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The Offspring Beat Ex-Drummer’s Lawsuit Seeking Millions More From $35M Catalog Sale

Ron Welty claimed the band was trying to "erase" him from its history, but a judge said some of the allegations were "completely illogical."

A Los Angeles judge has handed The Offspring a victory in its long legal battle with former drummer Ron Welty, who claimed he was owed millions more in profits from the veteran punk band’s $35 million catalog sale.

Welty, the band’s drummer from 1987 to 2003, claimed that lead singer Bryan “Dexter” Holland tried to “erase” his contributions to The Offspring’s golden era, including by failing to pay him his rightful cut of the sale of the band’s rights to Round Hill Music in 2015.

But Judge William F. Fahey largely rejected his accusations after a bench trial last fall, calling some of Welty’s allegations “completely illogical.” And in a final ruling on Monday (March 6), the judge sided with The Offspring on all remaining claims.


“Judgment is entered in favor of defendants Offspring Inc.,” the judge wrote. “Plaintiff Ron Welty shall take nothing.”

In a statement to Billboard on Wednesday (March 8), Welty’s attorney Jordanna G. Thigpen vowed to continue the fight: “In the few months I have been working with my deserving client and attempting to resolve this matter, it has become clear that the lower court was not the place where justice will be done. We are absolutely appealing, and look forward to higher authorities’ review of this court’s several decisions and its ultimate judgment.”

The Offspring’s attorney, John Snow of the law firm King Holmes Paterno & Soriano, declined to comment on the decision.

Come Out and Pay

Welty joined The Offspring in 1987 and served as the band’s drummer during its heyday, including on its breakout 1994 album, Smash, and its 1998 peak with Americana, which reached No. 2 on the Billboard 200 and spent over a year on the chart. When he left the band in 2003, no reasons were reported at the time.

But 17 years on, Welty filed a sweeping lawsuit in September 2020, claiming Holland and the other members had “forced him out of the band without cause” despite his “significant contributions to The Offspring’s success.” His lawyers claimed he was owed millions of dollars and that the band was trying to “erase Mr. Welty and his achievements from the band’s history.”

“This lawsuit seeks, among other things, redress for The Offspring’s failure to pay Mr. Welty his rightful share of the band’s proceeds and a prohibition against their ongoing efforts to harm Mr. Welty, his legacy with the band, and his ongoing career,” his attorneys wrote at the time.


In particular, Welty’s lawsuit challenged the 2015 sale of the band’s music to Round Hill, which saw the company pay a reported $35 million for both the recorded masters for six studio albums and a greatest-hits album, as well as the band’s music publishing rights covering its entire career.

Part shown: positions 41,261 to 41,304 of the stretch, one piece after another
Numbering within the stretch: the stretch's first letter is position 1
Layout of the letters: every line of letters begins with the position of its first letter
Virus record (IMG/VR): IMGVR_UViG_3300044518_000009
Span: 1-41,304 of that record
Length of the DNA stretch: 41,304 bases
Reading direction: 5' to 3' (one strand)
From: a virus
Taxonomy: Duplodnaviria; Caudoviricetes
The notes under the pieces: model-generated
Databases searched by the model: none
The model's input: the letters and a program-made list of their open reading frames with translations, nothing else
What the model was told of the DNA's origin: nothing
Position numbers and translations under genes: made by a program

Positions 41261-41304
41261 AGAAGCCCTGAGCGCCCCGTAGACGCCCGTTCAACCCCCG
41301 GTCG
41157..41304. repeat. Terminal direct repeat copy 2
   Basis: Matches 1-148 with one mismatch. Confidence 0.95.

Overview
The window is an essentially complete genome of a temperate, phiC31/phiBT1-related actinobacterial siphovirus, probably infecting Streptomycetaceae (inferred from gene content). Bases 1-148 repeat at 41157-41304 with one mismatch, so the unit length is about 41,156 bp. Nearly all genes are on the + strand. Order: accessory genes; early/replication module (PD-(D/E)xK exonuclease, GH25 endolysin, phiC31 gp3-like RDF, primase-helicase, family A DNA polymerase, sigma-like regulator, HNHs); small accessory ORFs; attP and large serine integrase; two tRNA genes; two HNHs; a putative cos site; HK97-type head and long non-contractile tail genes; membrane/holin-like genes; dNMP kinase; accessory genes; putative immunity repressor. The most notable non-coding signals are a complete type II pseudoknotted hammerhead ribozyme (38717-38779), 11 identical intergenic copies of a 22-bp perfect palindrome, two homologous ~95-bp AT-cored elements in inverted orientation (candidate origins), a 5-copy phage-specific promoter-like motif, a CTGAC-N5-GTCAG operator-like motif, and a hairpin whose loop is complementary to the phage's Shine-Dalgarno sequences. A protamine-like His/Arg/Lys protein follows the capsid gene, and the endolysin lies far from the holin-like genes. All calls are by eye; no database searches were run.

But as revealed in later court filings, that deal was really structured as two separate deals: one $20 million payment split among the band’s key performers for the rights to the recorded masters and another $15 million paid directly to Holland for the publishing rights, which he had retained exclusively.

In his lawsuit, Welty claimed he had not only been underpaid for his portion of the recordings, but that he was owed a portion of the $15 million Holland had earned from sale of his publishing rights.

But at a bench trial held in October, the other members of The Offspring’s best-known lineup testified that the structure of the deal was fair. Both Kevin “Noodles” Wasserman and Gregory “Greg K.” Kriesel told the judge that Holland had written all of the band’s music, thus had rightly retained all publishing rights.

In a written decision in January citing that testimony, Fahey ruled that the deal had been “structured in accordance with industry standards” and that Welty had failed to prove that he was entitled to a cut of Holland’s $15 million.

“It is hard even to envision a reason why these two other band members would agree to such a structure unless they believed that Holland was the creator and owner of the music compositions,” Fahey wrote at the time.

“To adopt Welty’s theory would require this court to conclude that Wasserman and Kreisel knowingly walked away from a share of the additional $15 million … as part of some scheme to deprive Welty of additional compensation,” Fahey wrote. “Such a conclusion is completely illogical as well as unsupported.”

The January ruling also rejected Welty’s separate accusations that he was owed hundreds of thousands in unpaid royalties.

Following that decision, other issues in the case remained technically unresolved, and the case might have proceeded to another trial. But in the March 6 decision, Fahey made clear that his January decision had effectively ended the case and that “no issues remained to be tried.” All of Welty’s remaining claims against the band were “premised on the same allegations and present the same factual and legal issues on which the court already ruled in defendants’ favor,” he wrote.